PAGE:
In the past several columns, we have explored how parents can lift the mood of themselves and their children. The physical and psychological methods we've presented have been shown to be effective, but of course, this column is no substitute for professional advice. If your mood is seriously depressed or unstable, you should immediately consult with a licensed health professional.
Last week, we explained how good nutrition can make a major difference to your mood, and here we discuss the role three key hormones play with a mother's mood -- and what you can do about it.
Rather like a family sometimes, all the parts of the body have to be told what to do in order to meet the ever-changing demands of life. There are two main types of substances that do this: neurotransmitters and hormones.
Neurotransmitters send instructions from nerve cell to nerve cell, while hormones send instructions from endocrine glands to targets throughout the body. Sometimes the destination of a hormone is the brain itself. As a result, hormones affect memory, self-control, and that moment-to-moment coloring of life that we call mood.
And sometimes the target organ is another endocrine gland, so hormones affect each other in intricate feedback loops of extraordinary complexity and dynamism, like dancers at a waltz moving through familiar patterns while also reacting to each other over time. Science is learning more every day about our hormones, but there is still a lot that is not yet understood about this marvelous system.
Thyroid, progesterone and estrogen
In this article we will focus on the three hormones -- thyroid, progesterone, and estrogen -- that probably make the most difference to a mother's mood. (Of course, other hormones also affect how you feel, particularly the adrenal hormones, and you should ask your doctor if you have any questions about these.)
Early in pregnancy many women feel some nausea, a side effect of the dramatic rise in progesterone and estrogen needed to make a good nest for a baby within a mother's body. Then women often feel happier than usual -- and maybe more emotional as well. Jan remembers pregnant days of crying in the car with happiness while listening to John Denver songs.
Then, out comes the baby -- and progesterone and estrogen crash, dropping to a hundredth or a thousandth of their previous levels within a few days. This leads to weepy moments, everything seems socomplex, life sometimes feels like being caught in the rinse cycle of the washer. Most mothers recover in a week or two from the "baby blues," but progesterone and estrogen levels may have landed somewhere other than their optimal spot in their rushed descent from the high sky of pregnancy. (Additionally, mothers enter the breastfeeding fog of prolactin, the nursing hormone -- What did I come into this room for? -- but that's another story.)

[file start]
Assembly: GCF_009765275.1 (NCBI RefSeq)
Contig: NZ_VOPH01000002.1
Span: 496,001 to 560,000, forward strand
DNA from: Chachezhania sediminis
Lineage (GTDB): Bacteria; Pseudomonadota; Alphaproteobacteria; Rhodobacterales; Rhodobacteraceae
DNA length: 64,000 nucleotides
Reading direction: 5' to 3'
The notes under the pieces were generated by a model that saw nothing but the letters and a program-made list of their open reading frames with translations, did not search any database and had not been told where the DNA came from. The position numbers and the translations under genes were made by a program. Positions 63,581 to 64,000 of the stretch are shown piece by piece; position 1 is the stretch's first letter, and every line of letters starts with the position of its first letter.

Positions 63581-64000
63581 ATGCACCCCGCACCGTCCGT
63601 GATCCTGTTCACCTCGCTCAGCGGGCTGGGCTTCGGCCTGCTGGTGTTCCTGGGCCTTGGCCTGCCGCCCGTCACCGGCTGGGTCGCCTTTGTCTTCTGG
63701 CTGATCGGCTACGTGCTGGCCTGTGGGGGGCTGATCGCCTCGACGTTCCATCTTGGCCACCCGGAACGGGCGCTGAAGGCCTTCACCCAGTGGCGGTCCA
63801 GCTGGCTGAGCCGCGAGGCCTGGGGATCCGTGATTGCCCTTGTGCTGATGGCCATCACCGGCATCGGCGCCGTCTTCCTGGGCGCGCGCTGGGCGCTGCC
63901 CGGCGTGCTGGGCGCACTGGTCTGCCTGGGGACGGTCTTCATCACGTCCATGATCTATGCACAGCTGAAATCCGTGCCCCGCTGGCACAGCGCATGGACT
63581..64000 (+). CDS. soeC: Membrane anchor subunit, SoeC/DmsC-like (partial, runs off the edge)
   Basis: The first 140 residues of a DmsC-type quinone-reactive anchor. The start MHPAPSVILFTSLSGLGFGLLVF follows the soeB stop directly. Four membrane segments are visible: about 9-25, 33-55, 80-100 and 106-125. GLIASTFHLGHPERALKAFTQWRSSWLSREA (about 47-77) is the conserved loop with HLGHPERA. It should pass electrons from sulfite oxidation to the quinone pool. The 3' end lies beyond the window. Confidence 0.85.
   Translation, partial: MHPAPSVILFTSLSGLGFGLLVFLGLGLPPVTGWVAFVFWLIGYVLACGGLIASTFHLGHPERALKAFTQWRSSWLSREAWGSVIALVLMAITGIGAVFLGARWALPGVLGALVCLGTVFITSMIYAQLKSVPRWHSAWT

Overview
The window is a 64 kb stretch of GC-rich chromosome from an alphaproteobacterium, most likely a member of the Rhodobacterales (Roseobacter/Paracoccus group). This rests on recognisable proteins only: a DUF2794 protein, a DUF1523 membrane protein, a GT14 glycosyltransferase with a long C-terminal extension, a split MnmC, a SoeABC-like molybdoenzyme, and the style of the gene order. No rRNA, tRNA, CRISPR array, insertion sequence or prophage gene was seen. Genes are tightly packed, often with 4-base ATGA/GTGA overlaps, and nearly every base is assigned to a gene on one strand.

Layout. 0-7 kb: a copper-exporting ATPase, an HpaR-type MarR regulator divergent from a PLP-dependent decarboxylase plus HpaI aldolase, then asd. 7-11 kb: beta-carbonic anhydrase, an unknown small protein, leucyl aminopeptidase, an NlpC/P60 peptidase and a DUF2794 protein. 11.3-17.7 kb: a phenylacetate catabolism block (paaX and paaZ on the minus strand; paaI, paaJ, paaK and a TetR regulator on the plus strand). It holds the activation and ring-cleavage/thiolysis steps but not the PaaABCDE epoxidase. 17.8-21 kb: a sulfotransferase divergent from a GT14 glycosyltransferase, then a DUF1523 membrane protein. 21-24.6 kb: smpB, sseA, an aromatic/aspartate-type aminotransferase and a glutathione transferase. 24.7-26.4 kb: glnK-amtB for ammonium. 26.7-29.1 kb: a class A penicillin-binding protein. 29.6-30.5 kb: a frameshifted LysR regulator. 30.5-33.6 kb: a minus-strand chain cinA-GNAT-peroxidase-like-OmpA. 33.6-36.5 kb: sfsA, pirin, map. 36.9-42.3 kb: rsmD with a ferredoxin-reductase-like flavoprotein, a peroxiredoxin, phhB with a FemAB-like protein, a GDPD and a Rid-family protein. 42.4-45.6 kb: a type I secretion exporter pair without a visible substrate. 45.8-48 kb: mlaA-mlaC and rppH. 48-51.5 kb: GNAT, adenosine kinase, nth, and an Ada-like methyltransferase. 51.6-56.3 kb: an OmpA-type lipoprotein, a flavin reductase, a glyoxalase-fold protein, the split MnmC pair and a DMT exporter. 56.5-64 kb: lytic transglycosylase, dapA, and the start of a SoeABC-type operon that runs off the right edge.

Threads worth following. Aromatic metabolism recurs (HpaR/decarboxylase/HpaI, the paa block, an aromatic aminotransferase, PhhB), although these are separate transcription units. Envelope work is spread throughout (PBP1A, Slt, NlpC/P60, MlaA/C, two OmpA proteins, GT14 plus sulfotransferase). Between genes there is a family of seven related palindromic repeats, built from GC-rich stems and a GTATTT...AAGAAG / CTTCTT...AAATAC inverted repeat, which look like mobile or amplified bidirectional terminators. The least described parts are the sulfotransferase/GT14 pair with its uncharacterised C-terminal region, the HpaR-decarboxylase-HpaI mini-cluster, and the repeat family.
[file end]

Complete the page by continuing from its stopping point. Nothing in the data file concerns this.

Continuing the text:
Meanwhile, thyroid hormone is controlling the fundamental energy thermostat of the body, the rate at which metabolic activities happen. For reasons that are not yet entirely clear, the thyroid gland of many mothers seems to be vulnerable during postpartum period. One possibility is that the immune system -- which has to be "turned off" in certain ways in order not to attack the developing fetus (whose DNA is different in some ways from the mother's) -- may go to the other extreme in some cases when it is "turned on" after childbirth and starts attacking the thyroid gland in an auto-immune reaction. (Thanks to Richard Shames, MD, a holistic physician and authority on thyroid, for this information.)
Whatever the source,
disturbance in thyroid is thought by many researchers to be often implicated
in postpartum depression, even after the most intense symptoms have cleared
up after six to twelve months, a low-grade deficiency in thyroid may still
And of course a new friend has moved into the mother's home: STRESS. The ongoing stress of everything from sleep disturbance to quarrels with her partner cause the sex hormones (including progesterone and estrogen) to drop and disturb thyroid as well.
When the balance goes awry
Although the complexity of hormonal interaction can make it difficult to point to a single hormone as the culprit, following are some symptoms that might indicate certain hormonal imbalances:
- Low thyroid -- Fatigue; feeling of chilliness; dry skin; hair loss (but
hair loss in the postpartum period may also be a normal side effect);
- High thyroid -- Hyperactivity; heart palpitations; feeling hot; anxiety
- Low progesterone -- Marked premenstrual symptoms of irritability, water
retention, breast tenderness; depressive feelings.
- Low estrogen -- Hot flashes; vaginal dryness; depressive feelings.